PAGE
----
DEC 12, 2018 6:10 PM PST

Dracula Ant's Bite Recognized as the Fastest Animal Movement on Record

WRITTEN BY: Anthony Bouchard

Researchers are astounded after discovering what they claim to be the fastest-known animal movement on record. The findings, recently uncovered by researchers from the University of Illinois, appear this week in the journal Royal Society Open Science.

Meet the Dracula ant. It currently sports the fastest-known animal movement on record.

Image Credit: Adrian Smith

As it would seem, the sharp mandibles of a Dracula ant (Mystrium camillae) can snap together at speeds exceeding 90 meters per second; for non-metric folk, that’s around 200 miles per hour. Even more astonishingly, the mandibles achieve these speeds in less than 0.000015 seconds.

These numbers are seemingly unbelievable, but they are indeed genuine. Given the circumstances, the Dracula Ant snaps its mandibles shut more than 5000 times faster than the blink of an eye and up to three times faster than the previous record-holder for this particular title: the snap of a trap-jaw ant.

The speed of the snap is so quick that the researchers needed high-speed cameras recording at approximately 480,000 frames per second (FPS) to capture it. X-ray imaging helped the researchers study the anatomy and computer simulations later helped the researchers better understand the mechanisms at work behind these incredible speeds.

"These ants are fascinating as their mandibles are very unusual," explained study lead author Andrew Suarez, an entomology professor at the University of Illinois. "Even among ants that power-amplify their jaws, the Dracula ants are unique: Instead of using three different parts for the spring, latch and lever arm, all three are combined in the mandible."

Related: Watch a team of ants create a bridge from themselves to cross a gap

Dracula ants use an entirely different method than trap-jaw ants for snapping their mandibles together at such high rates of speed. While the latter snap their mandibles together from the open position, Dracula ants snap their mandibles from the closed position, gradually pressing them together to generate spring tension that eventually gives.

According to Suarez, Dracula ants depend on this behavior for close combat with foes and prey. The quick snap smacks and stuns the enemy, enabling it to be transported back to the colony safely where it can be fed to other ants and their larvae.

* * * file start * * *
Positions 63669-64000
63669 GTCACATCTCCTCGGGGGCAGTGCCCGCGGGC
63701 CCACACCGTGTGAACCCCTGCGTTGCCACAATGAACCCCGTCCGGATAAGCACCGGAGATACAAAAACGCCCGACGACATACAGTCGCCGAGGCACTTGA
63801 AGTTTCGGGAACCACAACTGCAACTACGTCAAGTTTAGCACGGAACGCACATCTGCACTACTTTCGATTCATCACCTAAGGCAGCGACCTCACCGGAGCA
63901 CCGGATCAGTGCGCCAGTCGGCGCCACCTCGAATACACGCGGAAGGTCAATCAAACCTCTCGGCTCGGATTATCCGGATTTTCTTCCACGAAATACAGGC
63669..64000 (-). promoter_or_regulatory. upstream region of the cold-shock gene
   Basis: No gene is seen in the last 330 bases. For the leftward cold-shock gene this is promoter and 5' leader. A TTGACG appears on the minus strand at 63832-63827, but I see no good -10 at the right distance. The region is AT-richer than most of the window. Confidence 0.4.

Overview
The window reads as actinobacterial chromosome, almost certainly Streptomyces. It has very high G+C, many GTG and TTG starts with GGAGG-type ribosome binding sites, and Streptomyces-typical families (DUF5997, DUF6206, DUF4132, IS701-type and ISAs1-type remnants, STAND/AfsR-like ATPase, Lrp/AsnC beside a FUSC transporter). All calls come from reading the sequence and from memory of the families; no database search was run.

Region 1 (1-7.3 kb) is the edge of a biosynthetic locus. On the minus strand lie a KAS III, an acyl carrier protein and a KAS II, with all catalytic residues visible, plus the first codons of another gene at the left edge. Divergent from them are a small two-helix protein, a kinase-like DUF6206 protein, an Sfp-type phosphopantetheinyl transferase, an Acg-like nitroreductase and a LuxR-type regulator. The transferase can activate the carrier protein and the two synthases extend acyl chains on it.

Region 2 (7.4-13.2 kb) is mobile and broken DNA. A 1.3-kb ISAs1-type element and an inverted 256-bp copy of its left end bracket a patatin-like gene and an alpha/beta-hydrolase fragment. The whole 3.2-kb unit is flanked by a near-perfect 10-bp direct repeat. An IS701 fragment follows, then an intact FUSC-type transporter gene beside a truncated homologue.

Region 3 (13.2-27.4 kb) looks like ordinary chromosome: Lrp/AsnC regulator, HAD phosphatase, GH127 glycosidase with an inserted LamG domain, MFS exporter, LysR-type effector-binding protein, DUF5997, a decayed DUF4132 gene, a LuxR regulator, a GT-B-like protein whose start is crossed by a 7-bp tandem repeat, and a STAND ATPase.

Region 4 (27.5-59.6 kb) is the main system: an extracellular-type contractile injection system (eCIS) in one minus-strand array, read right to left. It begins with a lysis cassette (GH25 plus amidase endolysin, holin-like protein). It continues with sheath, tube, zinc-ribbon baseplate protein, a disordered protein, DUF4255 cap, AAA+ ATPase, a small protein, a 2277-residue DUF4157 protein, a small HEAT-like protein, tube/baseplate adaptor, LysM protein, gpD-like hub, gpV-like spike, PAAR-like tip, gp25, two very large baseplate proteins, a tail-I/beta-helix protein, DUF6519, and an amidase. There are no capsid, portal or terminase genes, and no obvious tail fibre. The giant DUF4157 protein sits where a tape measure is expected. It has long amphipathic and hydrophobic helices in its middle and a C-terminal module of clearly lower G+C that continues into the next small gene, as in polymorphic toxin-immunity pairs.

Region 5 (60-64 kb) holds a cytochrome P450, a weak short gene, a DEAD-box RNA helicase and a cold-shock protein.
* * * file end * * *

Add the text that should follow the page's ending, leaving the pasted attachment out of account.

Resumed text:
"Our main findings are that snap-jaws are the fastest of the spring-loaded ant mouthparts, and the fastest currently known animal movement," added study co-author Fredrick J. Larabee from the Smithsonian National Museum of Natural History. "By comparing the jaw shape of snapping ants with biting ants, we also learned that it only took small changes in shape for the jaws to evolve a new function: acting as a spring."

Related: Worker ants intelligently regulate tunnel-digging efforts to avoid jams

The speeds associated with the Dracula ant’s bite are indeed impressive, but more research is needed to understand why they evolved this function and how it’s used. It should be interesting to see what future studies bring in this department.

Source: University of Illinois

About the Author
  • Fascinated by scientific discoveries and media, Anthony found his way here at LabRoots, where he would be able to dabble in the two. Anthony is a technology junkie that has vast experience in computer systems and automobile mechanics, as opposite as those sound.
You May Also Like
MAR 03, 2020
Neuroscience
MAR 03, 2020
Scientists Use Electrical Pulses to Switch Consciousness On and Off in Monkeys
Researchers from the University of Wisconsin-Madison have found that it’s possible to wake a monkey out of a deepl ...
APR 05, 2020
Plants & Animals
APR 05, 2020
Seven New Peacock Spider Species Discovered in Australia
Animal researchers spend much of their time outdoors as they explore the world in the name of science. That said, it may ...
APR 14, 2020
Plants & Animals
APR 14, 2020
Why Are Bats So Resistant to Viruses?
Bats are some of the most infamous carriers of zoonotic viruses, which are viruses capable of spreading between both ani ...
APR 14, 2020
Genetics & Genomics
APR 14, 2020
How Deer Antlers Can Teach Us About Cancer Treatment
Deer antlers grow faster than cancerous tumors.
MAY 08, 2020
Chemistry & Physics
MAY 08, 2020
Scientists to Spiders: How Do You Handle Sticky (Nanofiber) Situation?
The term "biomimicry" describes the models and methods harnessed by scientists to imitate natural element ...
MAY 15, 2020
Genetics & Genomics
MAY 15, 2020
It Only Takes One Gene For Virgin Birth in Honey Bees
Cape honey bees are found in South Africa, and while they look similar, they are very different from other subspecies of ...
Loading Comments...